The lights went on and there was Garth from Wayne’s World and Elvis Costello playing Fisher Price percussion

CT1By Dan Holloway

I don’t think I’ve ever been closer to not going to a gig. True, last November I had to wrap my wife up in five layers of blankets and Benilyn to get her to Pendulum, but this night I’d actually started the journey home about 10 times before dragging myself in the front door of the Relentless Garage in North London, and it was only several pints of the sponsor’s strongest keeping my eyes propped open when the place went dark and the theme tune for jaws came on.

I looked up from my drink and there were two guys on stage. One looked a bit like a young Elvis Costello, and the other had a Garth from Wayne’s World thing. They were standing hunched over toy percussion, hitting them with a concentration and precision like they were doing open-heart surgery.

I looked closer. There was a Teddy Bear on the front of the stage, several more dotted around the set, and an inflatable shark sitting at the drum kit. I’d entered the strange, delightful, utterly marvellous, yet really rather sinister world of The Candle Thieves, aka Scott McEwan (Garth) and The Glock (Elvis).

For the next half hour they took us through a set of pure kitsch magic, at once as delightful as a child’s party and as dark as the Montmartre of the fin de siècle (maybe that’s because my wife and I had been to see Le Grand Macabre the weekend before). And everything was done with a sense of wonder and showmanship that had the audience in their thrall. I’ve never seen that kind of connection with an opening act before. From opening a cardboard egg box to extract a shaker to the moment The Glock stood up put his finger to his lips, blew up a balloon and released it over the crowd.

It sounds twee, and, let’s face it, rather awful. And if it had been done with anything less than 100% conviction it probably would have been. But the conviction was there, and the result was a Pythonesque, Willy Wonka, Moulin Rouge of a spectacle. And yet whilst it was very much part of a larger whole, the music never took a back seat to the show. And that, in large part, is thanks to the other side of their persona. The Candle Thieves’ lyrics are like the childcatcher in Chitty Chitty Bang Bang. They are a black heart beating in a glitzy body. Their twinkly glockenspiel and keyboard, and folk guitar accompany songs about death and angst and the end of the world.  “You can’t be young forever,” they repeat starkly in their current single Sunshine Song, “but you can be young for the rest of your days.” It is, in fact, the exact same message as that with which the cast of Le Grand Macabre left their audience. You’re small. You’re nothing. But what you are is part of the giant carnival of life.

I fell in love with The Candle Thieves like I can’t remember doing with a band in a long long time. They get inside your head, and drag it into their world. Which is a pretty good place to hang out. I wanted to speak to them so much I tweeted them the moment I got home ( and asked them some questions. Here are their answers in full, because that’s the only real way to bring you into their world.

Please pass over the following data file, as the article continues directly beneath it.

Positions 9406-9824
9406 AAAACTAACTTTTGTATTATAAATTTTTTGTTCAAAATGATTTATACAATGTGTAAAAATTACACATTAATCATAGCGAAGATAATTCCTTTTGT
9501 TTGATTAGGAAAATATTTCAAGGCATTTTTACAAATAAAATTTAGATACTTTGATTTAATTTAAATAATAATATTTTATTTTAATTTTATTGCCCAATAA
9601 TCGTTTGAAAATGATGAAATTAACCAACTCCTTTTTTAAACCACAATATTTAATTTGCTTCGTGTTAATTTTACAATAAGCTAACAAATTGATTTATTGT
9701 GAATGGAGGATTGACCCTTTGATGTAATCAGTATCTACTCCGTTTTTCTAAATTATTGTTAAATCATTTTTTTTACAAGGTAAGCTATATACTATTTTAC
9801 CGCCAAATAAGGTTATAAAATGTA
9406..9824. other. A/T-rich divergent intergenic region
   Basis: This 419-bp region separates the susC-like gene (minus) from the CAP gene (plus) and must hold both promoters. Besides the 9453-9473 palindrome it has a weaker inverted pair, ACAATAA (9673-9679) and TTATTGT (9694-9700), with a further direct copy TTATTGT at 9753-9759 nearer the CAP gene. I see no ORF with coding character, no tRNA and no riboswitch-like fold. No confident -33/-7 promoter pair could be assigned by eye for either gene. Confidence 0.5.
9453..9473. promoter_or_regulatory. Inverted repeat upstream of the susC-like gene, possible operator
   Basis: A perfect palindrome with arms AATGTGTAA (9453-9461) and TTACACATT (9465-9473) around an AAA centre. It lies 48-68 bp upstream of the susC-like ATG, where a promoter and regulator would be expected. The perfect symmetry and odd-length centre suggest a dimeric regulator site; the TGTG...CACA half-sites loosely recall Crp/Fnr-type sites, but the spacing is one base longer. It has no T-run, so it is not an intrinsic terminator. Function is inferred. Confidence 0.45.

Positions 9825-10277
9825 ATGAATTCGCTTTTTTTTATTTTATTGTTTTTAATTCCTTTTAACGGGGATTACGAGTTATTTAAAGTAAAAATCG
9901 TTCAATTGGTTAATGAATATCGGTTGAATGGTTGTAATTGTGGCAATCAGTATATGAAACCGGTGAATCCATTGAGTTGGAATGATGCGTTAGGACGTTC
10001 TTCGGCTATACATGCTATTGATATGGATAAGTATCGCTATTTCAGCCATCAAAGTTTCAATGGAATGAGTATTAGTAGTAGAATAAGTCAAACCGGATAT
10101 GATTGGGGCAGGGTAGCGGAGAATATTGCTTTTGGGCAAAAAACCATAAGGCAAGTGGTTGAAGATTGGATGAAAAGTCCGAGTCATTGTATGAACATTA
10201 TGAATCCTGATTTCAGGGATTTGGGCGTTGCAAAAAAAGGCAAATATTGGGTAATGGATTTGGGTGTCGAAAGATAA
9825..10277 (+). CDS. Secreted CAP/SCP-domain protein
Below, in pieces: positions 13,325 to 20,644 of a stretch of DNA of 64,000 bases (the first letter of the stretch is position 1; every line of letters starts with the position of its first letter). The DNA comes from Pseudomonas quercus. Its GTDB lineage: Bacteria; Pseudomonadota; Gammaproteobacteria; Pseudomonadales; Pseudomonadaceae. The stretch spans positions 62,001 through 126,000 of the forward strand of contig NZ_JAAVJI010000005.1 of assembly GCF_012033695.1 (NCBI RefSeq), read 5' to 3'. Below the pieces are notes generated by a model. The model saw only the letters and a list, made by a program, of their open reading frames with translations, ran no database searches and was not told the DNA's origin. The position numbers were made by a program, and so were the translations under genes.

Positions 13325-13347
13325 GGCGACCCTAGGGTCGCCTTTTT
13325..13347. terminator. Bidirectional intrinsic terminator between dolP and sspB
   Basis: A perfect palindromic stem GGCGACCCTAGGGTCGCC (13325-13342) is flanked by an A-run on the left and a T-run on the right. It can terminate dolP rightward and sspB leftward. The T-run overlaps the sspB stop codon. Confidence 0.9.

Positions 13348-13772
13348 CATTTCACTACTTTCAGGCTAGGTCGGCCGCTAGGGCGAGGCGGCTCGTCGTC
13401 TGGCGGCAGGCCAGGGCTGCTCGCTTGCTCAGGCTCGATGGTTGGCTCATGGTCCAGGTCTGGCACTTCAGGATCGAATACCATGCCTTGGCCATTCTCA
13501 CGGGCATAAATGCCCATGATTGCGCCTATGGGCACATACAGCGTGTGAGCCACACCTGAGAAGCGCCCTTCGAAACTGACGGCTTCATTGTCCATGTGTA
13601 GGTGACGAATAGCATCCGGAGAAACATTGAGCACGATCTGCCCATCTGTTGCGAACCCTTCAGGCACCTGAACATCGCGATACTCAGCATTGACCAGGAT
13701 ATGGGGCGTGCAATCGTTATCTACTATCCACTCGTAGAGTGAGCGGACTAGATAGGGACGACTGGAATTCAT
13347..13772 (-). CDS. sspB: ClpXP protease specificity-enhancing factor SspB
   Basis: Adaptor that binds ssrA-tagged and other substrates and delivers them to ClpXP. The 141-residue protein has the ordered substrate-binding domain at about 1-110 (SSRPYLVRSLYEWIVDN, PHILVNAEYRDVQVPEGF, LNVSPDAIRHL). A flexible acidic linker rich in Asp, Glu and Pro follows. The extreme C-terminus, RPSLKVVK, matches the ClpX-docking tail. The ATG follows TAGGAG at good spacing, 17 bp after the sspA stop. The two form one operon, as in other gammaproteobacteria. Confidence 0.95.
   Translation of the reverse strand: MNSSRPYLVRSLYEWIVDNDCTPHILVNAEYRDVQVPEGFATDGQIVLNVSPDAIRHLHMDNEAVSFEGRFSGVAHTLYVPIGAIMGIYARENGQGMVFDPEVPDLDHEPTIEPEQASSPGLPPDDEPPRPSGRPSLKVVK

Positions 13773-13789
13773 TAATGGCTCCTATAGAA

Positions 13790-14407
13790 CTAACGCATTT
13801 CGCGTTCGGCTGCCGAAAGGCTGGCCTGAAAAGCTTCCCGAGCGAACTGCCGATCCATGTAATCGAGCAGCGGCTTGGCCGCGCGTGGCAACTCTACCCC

The Candle Thieves – it’s a perfect name for you. It sounds like something from a film, but where DID you get it?

Glock: Hi! Well I play the odd Wedding gig here and there to keep me from living on the streets. The evening guests often used to have those big church candles on their tables. At the end of the night I’d often grab one or two and put them in my bag. When Scott was over mine once he asked what all the candles were about, to which I replied, ‘I’m a bit of a Candle Thief.’ The reason that anecdote was a bit boring is because it’s totally true and that’s how we got our name.

I saw Noah and the Whale headlining this summer, and people in the audience brough along inflatable whales. You have an inflatable shark. That parallelism yet difference with them came across throughout your set (like they’re your cousins who moved to the burbs and became accountants). Would that be fair?

Glock: Well if they put the work in Accounting can pay very well.

Scott: I’ve still to this day never seen Noah & The Whale but I think what they seem to be doing is cool. I think at any scenario where people can bring a long in an inflatable whale to a gig and it be normal is a really cool thing.

If I were going to write a paragraph (which I probably will) about your influences or, if not influences, then all the associations you conjure up, I wouldn’t know where to start (correction, I wouldn’t know where to finish but I’d certainly say there’s Baz Luhrmann, Willy Wonka, The Streets, Elvis Costello,and for some reason I haven’t figured yet They Might be Giants). Where would you start?

Glock: Influences are always difficult to conjure up. I could say all the bands I liked but they’re not necessarily influences. I think the life you lead, things you see and the people you spend time with influence us the most. Certainly for me any way.

Scott: It’s so refreshing to hear influences from not just the music world, thank you! I think if we can take anyone out of the real world for even 10 minutes we’d be really proud.

I’ll come on to the layers within your work in a minute, but in terms of your actual sound, there’s an overwhelming sense of simplicity. It’s like you’ve consciously cut out the nonsense. You use the word intimate in your blurb, which I got. But I also got a kind of naive wonder (that’s part of what I mean by Willy Wonka – there’s a bit of Vince Noir there, too), both in terms of what you were trying to do and how you wanted us to feel, like you cared about each note. Is that way off-beam?